ably, "in season and out of season," during a long series of years; faithfully and fearlessly proclaiming the truth as it is in Jesus. Earnestly pursuing but one object, the glory of God in the conversion of immortal souls. The Lord abundto our correspondents to print it, notwith-antly blessed his labours, and made standing it has appeared in another peri- him instrumental in turning numbers "from darkness to light, and
As this article was sent us, we owed it
VOL. V. 3d Series.
from the power of Satan unto courses, with the view of resigning God." Many who are now pro-his living, and seceding from the mulgating the glad tidings of the Established Church. This extraGospel, first felt its divine influ- ordinary determination, he assured ence while listening to its gracious his weeping audience, arose purely truths from his lips. The juvenile from conscientious motives, which, part of his flock, also, eminently with divine permission, he intended benefited by his labours. He re- to make known at a future period. gularly devoted the Sunday even- In April, 1823, he received from ing to a catechetical exercise, and the congregation at the chapel, often reminded his clerical bre-Woodbridge, an invitation to supthren of the necessity and import-ply their place of worship; with ance of training the rising genera- which request he complied, and tion in the knowledge and fear of preached his first sermon after seGod. A truly Christian philanthropist, he was ever found the ready advocate and friend of any institution which had for its object the extension of true religion.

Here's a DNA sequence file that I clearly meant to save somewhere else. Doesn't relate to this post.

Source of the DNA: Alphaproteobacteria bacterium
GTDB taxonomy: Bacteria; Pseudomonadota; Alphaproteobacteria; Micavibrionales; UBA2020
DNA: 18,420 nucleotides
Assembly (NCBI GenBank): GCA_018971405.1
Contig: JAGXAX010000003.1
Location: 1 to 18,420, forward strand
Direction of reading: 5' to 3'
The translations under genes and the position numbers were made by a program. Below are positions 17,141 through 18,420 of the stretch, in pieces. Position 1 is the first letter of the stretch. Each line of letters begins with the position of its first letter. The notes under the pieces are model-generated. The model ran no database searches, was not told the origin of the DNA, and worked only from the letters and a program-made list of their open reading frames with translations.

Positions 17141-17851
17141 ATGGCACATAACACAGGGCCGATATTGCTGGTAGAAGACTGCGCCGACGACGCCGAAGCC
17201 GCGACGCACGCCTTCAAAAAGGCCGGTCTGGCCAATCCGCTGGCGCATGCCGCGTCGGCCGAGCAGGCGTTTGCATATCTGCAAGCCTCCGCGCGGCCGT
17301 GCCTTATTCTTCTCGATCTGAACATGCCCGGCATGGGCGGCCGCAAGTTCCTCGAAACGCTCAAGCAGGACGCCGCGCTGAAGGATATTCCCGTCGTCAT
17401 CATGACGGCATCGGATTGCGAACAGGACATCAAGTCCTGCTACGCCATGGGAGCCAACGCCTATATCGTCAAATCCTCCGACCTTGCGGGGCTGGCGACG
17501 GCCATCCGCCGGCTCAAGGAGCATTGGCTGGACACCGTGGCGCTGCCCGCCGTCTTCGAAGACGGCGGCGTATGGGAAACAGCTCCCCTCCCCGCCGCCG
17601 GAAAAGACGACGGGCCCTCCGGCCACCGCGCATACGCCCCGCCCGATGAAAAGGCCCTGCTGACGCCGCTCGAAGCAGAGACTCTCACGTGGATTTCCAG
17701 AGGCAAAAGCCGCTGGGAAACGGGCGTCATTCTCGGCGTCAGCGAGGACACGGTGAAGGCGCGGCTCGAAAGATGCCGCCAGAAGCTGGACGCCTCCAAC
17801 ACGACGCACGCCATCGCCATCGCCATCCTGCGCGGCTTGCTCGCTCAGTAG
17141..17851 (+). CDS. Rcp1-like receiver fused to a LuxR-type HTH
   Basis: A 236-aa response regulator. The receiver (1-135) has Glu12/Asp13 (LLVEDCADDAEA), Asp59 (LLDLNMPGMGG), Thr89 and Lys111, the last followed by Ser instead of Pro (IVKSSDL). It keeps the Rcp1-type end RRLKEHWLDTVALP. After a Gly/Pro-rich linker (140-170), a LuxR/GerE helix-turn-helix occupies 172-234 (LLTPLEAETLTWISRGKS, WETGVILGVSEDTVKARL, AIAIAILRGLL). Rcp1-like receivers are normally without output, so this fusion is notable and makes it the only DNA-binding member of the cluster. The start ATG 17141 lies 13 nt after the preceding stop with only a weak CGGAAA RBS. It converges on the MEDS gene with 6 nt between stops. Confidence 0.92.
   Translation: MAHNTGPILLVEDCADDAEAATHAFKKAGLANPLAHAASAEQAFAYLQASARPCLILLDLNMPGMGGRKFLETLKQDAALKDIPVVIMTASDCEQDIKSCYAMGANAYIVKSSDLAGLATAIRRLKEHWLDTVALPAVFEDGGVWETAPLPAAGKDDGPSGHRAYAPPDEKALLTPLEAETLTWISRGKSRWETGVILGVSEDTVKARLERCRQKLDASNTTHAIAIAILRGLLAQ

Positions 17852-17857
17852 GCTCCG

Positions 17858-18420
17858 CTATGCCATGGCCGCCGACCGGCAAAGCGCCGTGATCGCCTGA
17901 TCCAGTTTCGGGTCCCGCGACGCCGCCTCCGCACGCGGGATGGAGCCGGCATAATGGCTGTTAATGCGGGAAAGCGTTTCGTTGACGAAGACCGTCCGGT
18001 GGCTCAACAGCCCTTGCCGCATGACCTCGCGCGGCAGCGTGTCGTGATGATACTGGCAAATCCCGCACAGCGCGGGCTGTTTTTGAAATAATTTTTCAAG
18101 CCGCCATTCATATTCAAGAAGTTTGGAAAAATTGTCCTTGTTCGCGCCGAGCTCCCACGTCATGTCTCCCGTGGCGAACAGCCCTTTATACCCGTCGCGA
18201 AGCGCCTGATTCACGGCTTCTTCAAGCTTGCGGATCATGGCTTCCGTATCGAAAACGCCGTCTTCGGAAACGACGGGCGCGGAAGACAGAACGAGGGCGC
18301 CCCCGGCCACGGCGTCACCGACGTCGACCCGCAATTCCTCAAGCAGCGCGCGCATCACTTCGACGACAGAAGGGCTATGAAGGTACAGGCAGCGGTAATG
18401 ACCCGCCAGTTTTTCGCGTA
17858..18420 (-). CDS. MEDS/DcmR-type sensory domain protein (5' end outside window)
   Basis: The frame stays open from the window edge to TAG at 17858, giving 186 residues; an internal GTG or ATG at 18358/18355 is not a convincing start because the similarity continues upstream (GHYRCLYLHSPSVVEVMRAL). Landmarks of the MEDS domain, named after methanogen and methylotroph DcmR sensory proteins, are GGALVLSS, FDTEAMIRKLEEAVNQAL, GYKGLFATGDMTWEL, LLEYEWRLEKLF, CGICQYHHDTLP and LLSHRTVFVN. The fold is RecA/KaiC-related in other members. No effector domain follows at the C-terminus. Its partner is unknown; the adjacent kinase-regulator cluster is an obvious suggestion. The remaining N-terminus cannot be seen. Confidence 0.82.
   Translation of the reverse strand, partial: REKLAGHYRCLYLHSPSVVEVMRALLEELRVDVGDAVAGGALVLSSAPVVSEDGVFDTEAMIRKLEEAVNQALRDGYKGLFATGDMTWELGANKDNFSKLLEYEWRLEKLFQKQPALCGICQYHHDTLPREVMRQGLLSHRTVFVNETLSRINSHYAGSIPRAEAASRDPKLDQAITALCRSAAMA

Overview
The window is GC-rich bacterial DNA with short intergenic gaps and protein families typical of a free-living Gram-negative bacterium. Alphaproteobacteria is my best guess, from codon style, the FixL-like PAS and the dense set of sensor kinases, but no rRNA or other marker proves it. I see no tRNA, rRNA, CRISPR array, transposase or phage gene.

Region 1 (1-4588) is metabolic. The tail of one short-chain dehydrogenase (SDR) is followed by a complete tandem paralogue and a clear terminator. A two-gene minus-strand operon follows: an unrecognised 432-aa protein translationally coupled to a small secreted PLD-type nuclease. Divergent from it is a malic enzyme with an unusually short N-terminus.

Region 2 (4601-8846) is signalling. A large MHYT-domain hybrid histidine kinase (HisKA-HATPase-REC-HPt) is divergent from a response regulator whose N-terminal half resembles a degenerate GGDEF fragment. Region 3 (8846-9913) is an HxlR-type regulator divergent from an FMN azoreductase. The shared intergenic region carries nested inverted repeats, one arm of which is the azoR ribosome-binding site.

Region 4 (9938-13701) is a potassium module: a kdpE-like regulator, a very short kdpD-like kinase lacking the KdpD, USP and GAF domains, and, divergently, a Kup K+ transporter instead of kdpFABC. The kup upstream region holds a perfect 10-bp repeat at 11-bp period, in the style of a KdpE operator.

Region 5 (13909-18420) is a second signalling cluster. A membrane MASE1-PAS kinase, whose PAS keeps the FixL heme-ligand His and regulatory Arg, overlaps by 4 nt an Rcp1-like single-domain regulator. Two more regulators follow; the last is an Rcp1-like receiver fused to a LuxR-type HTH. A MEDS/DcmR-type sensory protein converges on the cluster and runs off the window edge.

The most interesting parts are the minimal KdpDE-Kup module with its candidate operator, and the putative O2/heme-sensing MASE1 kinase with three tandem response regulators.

cession, April 27. Proposals for his continuance amongst them were soon issued from the church and congregation, to which, after earnest prayer and deliberation, he consented; and became their resident pastor in July of the same year.